In a solemn ceremony, Koko-chan was handed a certificate that officiates its one-day police role.

Those are some teeth! I thought that the marine iguana was the world’s only herbivorous lizard, but it turns out that several species of iguanas, chuckwallas, and other lizards are plant eaters as well.

Here is an odd kitty:

I had to guess why this video is particularly British, and I’m still not convinced by Matthew’s explanation. YOU guess, and only if you’re a Brit!

It took me a while to get this one because I’m thick:

49 thoughts on “Friday: Hili dialogue

  1. …. Anthony Bourdain said several times that this is the one dish you should never order (he also said that you should avoid brunch in general, as it comprises leftover kitchen scraps).

    I sure as hell haven’t ordered the Sunday brunch seafood omelette since reading the essay that served as the basis for Kitchen Confidential in The New Yorker.

    1. I enjoy eggs benedict made using our local thinly-sliced (salty) Smithfield or Virginia ham and also our local seafood version, crabcake benedict, which substitutes a Chesapeake Bay crabcake for the ham. Maybe its the treyf forbidden fruit to this secular Jew, but I find that the poached egg yolk makes the Hollandaise sauce even richer and, with a counterpoint of black coffee, provides an elegant beginning to the day…but as breakfast only…never brunch.

    2. I would generally trust Bourdain’s advice but I’m doubting this bit. Sunday brunch’s are so popular at many restaurants, their menus during the rest of the week seem like an afterthought. They extend the hours to be pretty much all day Sunday and some also do Saturday Brunch as well. It seems more likely that the scraps are leftover from the brunch and served on non-brunch days. I don’t do brunches myself so perhaps I don’t know what I’m talking about.

  2. Hi, I’m British and I can’t see what is particularly British about this video, unless it’s to do with posting a video of yourself being a disastrous failure at making crappy liqueurs designed only to extract money from tourists.

    1. Some guesses: he swallowed his limocello in one gulp instead of sipping it; he did not drink it at the end of a meal; he did not keep the glas in the freezer before serving. But nothing of this would be specifically British. Maybe his accent?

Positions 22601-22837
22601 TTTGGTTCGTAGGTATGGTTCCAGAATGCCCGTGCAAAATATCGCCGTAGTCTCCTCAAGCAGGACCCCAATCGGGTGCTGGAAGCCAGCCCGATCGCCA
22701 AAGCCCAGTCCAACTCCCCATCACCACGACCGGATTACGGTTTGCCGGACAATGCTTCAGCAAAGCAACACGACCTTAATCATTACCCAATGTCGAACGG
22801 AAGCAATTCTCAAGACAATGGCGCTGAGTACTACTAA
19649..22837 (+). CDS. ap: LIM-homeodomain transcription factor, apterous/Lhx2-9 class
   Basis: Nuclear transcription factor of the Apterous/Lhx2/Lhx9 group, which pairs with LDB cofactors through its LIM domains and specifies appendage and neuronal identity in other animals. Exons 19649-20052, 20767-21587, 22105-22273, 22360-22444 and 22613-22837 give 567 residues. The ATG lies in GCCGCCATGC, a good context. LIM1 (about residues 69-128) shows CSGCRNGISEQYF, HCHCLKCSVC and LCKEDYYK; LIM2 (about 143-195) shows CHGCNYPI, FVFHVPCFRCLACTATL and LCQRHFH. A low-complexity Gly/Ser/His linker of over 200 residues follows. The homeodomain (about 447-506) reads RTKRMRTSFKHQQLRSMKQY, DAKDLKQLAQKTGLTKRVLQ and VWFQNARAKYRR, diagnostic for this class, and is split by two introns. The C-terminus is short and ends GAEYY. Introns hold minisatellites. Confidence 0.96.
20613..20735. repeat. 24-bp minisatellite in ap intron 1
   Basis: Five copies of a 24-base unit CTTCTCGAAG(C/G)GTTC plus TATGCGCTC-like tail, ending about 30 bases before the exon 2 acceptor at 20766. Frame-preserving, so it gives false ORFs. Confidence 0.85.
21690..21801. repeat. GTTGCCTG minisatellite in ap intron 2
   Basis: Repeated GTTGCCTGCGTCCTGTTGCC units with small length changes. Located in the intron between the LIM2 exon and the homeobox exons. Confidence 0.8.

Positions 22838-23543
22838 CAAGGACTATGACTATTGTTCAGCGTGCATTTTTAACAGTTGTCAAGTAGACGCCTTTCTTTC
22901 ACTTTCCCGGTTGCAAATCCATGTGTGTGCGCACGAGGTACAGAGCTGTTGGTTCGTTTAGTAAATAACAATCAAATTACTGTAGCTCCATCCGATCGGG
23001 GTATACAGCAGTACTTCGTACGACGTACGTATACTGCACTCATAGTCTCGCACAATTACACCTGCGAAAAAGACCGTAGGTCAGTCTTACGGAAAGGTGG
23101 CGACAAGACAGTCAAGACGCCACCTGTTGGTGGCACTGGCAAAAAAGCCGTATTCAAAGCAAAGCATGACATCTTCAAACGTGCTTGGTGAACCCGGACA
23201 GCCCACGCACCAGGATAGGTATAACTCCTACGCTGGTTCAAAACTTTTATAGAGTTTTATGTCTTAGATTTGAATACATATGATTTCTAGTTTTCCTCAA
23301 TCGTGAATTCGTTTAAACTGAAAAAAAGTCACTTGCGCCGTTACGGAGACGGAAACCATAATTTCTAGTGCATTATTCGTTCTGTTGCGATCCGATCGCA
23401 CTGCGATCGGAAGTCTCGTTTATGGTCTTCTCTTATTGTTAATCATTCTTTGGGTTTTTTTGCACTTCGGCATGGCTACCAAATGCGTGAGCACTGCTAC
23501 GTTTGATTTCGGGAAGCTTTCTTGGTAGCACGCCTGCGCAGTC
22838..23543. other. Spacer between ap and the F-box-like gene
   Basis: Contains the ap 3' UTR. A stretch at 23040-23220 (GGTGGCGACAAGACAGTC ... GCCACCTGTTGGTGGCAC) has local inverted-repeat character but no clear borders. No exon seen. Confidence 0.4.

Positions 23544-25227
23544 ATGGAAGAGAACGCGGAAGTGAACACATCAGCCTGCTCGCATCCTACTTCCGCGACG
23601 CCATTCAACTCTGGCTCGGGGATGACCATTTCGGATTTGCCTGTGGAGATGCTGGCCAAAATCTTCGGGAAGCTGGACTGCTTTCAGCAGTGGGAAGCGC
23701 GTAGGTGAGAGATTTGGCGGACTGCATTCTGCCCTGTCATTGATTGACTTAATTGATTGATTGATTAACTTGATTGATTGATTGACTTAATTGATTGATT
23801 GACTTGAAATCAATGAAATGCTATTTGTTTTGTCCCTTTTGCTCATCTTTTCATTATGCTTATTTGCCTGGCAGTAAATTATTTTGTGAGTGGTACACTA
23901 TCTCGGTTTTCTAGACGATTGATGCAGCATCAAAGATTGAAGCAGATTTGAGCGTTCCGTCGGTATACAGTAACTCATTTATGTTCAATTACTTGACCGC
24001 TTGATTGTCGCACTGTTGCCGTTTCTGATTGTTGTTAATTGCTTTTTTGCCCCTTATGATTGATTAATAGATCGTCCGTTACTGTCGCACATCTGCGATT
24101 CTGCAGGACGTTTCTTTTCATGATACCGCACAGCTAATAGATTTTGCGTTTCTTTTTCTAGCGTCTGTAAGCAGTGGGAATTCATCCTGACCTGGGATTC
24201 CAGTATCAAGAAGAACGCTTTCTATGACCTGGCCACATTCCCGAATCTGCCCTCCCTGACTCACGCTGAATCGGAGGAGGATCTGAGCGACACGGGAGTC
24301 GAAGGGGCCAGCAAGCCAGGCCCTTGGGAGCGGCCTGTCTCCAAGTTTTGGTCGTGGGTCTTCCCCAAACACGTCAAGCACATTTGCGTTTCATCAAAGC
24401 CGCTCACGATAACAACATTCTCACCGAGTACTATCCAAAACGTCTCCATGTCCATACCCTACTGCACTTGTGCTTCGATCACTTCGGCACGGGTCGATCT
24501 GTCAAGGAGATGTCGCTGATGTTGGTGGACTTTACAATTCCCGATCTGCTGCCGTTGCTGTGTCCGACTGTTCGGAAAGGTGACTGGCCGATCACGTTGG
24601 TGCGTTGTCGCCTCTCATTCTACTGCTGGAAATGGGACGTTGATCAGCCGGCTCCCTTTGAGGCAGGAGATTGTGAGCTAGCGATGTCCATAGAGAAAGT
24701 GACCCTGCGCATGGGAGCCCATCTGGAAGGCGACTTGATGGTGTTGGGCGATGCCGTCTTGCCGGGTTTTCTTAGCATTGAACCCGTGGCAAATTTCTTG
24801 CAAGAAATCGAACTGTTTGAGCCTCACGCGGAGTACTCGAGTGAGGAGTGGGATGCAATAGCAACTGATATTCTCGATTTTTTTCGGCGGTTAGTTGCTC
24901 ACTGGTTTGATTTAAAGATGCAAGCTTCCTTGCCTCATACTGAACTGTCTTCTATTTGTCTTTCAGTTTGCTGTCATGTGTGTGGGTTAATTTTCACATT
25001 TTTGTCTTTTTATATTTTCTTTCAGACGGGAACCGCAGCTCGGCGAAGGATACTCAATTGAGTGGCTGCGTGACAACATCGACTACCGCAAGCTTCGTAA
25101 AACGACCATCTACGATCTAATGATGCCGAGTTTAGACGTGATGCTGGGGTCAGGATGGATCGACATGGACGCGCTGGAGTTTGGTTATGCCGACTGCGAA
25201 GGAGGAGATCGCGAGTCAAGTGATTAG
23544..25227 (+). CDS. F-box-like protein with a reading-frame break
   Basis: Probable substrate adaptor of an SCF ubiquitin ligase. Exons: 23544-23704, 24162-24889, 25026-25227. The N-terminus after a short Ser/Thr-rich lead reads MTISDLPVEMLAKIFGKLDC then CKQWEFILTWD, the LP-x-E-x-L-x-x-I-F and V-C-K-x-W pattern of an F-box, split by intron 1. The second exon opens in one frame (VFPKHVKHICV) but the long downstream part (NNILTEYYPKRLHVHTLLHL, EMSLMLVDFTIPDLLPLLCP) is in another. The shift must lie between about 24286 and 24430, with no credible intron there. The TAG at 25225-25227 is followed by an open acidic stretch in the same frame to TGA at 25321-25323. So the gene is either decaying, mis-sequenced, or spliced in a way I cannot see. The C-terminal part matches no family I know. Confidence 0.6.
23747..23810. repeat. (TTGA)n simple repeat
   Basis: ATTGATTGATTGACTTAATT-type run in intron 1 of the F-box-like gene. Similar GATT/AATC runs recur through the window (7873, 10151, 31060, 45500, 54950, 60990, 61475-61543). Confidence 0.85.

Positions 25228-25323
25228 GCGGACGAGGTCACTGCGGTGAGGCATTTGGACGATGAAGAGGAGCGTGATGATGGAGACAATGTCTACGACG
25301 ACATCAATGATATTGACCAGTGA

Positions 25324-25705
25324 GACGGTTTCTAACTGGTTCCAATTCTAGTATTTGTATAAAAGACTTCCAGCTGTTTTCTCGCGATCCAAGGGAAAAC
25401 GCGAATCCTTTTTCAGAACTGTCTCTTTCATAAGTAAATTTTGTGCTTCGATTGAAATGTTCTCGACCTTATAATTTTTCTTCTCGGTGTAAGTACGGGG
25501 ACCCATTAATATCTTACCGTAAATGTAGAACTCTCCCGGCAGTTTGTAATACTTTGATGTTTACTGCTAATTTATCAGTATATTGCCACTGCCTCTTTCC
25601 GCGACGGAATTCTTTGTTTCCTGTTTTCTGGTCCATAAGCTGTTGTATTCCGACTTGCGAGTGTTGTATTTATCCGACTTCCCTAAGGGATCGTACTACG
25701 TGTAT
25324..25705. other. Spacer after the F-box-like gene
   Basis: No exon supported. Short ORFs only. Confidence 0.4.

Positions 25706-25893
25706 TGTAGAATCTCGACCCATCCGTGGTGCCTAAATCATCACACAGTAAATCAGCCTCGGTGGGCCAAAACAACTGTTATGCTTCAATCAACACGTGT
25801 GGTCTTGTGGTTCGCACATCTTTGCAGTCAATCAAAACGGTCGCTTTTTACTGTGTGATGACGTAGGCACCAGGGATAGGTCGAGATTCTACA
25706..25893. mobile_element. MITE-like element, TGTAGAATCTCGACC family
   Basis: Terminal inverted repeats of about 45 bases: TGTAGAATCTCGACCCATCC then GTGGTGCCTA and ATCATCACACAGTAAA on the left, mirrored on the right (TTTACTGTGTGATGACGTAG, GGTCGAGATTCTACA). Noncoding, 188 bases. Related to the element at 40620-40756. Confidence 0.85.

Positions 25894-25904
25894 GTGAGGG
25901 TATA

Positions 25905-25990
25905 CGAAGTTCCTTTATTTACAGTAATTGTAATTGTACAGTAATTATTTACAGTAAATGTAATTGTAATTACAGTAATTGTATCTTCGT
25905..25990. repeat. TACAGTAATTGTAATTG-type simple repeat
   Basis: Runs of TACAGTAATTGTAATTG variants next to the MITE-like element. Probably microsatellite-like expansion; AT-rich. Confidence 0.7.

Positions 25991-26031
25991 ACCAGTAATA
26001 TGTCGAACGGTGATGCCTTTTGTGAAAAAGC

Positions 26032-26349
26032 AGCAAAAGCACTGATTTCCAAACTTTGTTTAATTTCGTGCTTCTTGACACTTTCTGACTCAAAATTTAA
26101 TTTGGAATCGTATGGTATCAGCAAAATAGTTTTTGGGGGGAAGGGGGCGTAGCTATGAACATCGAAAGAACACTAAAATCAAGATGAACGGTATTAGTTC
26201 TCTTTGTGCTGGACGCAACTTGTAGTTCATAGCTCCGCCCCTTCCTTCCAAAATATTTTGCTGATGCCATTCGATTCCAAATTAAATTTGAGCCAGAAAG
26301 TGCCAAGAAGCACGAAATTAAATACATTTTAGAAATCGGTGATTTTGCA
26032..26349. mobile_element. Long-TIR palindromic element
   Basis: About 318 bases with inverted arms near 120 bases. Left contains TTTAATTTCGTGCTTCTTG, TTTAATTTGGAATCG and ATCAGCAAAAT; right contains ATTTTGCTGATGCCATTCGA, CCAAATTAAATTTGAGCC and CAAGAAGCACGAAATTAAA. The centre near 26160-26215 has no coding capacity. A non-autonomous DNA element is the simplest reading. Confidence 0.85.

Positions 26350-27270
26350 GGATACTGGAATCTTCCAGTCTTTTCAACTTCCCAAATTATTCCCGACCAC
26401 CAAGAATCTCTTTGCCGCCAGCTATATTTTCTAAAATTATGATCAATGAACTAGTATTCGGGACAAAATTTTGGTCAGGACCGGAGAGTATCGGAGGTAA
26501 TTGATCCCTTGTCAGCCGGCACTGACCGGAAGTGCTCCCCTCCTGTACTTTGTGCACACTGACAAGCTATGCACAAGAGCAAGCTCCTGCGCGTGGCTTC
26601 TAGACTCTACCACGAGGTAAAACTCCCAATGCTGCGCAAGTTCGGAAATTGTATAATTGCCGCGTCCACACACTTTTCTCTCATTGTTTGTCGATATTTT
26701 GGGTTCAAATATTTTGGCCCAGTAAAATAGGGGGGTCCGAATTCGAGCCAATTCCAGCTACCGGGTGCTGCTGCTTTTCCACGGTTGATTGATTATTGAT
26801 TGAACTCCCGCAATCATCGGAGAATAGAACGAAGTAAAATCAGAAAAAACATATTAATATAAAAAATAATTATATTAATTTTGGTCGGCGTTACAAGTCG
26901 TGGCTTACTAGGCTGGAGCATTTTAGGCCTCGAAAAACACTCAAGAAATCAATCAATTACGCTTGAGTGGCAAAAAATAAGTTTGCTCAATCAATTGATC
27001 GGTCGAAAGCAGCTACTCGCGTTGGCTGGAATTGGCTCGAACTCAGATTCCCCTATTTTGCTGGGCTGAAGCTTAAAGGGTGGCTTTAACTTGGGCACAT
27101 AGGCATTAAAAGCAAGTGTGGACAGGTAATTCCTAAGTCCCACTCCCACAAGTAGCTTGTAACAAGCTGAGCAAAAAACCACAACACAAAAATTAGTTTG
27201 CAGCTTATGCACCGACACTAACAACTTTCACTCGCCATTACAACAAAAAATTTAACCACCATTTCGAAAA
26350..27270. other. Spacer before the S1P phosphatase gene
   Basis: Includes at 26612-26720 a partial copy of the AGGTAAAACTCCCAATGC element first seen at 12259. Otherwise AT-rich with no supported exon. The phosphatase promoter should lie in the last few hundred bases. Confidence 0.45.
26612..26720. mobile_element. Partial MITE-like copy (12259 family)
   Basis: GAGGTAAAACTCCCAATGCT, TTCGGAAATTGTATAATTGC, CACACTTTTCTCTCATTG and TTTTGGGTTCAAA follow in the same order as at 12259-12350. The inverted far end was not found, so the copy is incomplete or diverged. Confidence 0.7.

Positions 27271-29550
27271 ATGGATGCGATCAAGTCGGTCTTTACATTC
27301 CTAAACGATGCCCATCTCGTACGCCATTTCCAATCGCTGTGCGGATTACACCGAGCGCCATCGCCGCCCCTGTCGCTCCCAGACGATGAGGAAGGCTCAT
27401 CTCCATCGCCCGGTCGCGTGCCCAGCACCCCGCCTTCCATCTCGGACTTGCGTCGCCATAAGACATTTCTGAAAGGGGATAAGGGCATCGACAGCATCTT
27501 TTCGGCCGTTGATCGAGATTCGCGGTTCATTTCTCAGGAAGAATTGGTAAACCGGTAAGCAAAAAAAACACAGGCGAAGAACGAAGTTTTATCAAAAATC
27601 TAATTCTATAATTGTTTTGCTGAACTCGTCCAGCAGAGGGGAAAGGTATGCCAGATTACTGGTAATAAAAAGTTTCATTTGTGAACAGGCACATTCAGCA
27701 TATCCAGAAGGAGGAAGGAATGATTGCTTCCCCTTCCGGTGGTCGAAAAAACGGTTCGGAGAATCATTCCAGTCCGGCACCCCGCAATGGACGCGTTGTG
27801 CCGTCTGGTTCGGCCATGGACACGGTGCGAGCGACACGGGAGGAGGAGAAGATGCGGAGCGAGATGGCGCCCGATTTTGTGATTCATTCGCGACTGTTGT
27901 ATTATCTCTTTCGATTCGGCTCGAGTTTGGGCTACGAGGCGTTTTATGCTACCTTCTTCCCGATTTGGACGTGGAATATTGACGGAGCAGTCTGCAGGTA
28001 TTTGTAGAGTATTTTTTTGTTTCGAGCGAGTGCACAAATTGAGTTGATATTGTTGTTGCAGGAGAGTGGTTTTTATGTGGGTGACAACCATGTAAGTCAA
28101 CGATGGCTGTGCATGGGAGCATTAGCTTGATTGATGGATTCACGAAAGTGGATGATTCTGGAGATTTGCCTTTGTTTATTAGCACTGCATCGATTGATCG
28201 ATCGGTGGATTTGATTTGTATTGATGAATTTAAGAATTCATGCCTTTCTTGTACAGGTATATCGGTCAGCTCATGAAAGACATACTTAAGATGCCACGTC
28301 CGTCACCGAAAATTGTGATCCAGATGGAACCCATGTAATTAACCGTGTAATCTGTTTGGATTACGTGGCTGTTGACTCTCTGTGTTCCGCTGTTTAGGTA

3. I have a somewhat relevant query on the nature of evidence and how thorough and accurate it must be before it can be passed as supporting a claim. It’s not really anything to do with criticising or judging the vid, more just using it as an example.

    So, the chap spitting the drink out and subsequent reaction. Does that get a pass as indicating the drink is flawed ?
    It seems obvious, but on the other hand, someone could say he’s just acting for the sake of entertainment. Who considers it evidence the drink is flawed ? And any other thoughts on this are welcome.

  4. Biden himself opposes “court packing” (or unpacking), but what else would that commission be about?

    Personally, I’d like the court to institute a regular replacement cycle. If we replace the longest-serving member every two years that would effectively create an 18-year appointment and would mean every President, regardless of party, picks 2 judges per each 4-year term. If we pick the date right we can avoid all this ‘not before the election’ nonsense and maybe even minimize the time in session when the court is short a member. But, I expect that would require a constitutional amendment, so basically impossible.

    1. It would definitely require a constitutional amendment, given that the “shall hold their offices during good behaviour” clause of Article III, Section 1 has unequivocally been held to guarantee federal judges lifetime appointments.

      And, even were your plan to be adopted, there would still be issues that arise when sitting justices die or retire or resign before their 18-year term on the bench expires. (Since the US constitution was ratified, the average term served by SCOTUS justices has been just under 17 years.)

  5. … he [Albert Hofmann] was always an advocate of the therapeutic effects of LSD, now the subject of a recent book by Michael Pollan.

    Sam Harris recently did an interesting podcast with James Fadiman, a leading expert on psychedelics, including so-called “micro-dosing” (who got his first dose in the Sixties, in Paris, from Richard Alpert — later known as Ram Dass — Tim Leary’s old LSD running buddy at Harvard).

    1. The jury is out, scientifically, on micro-dosing. I myself am skeptical but hey… it can’t HURT.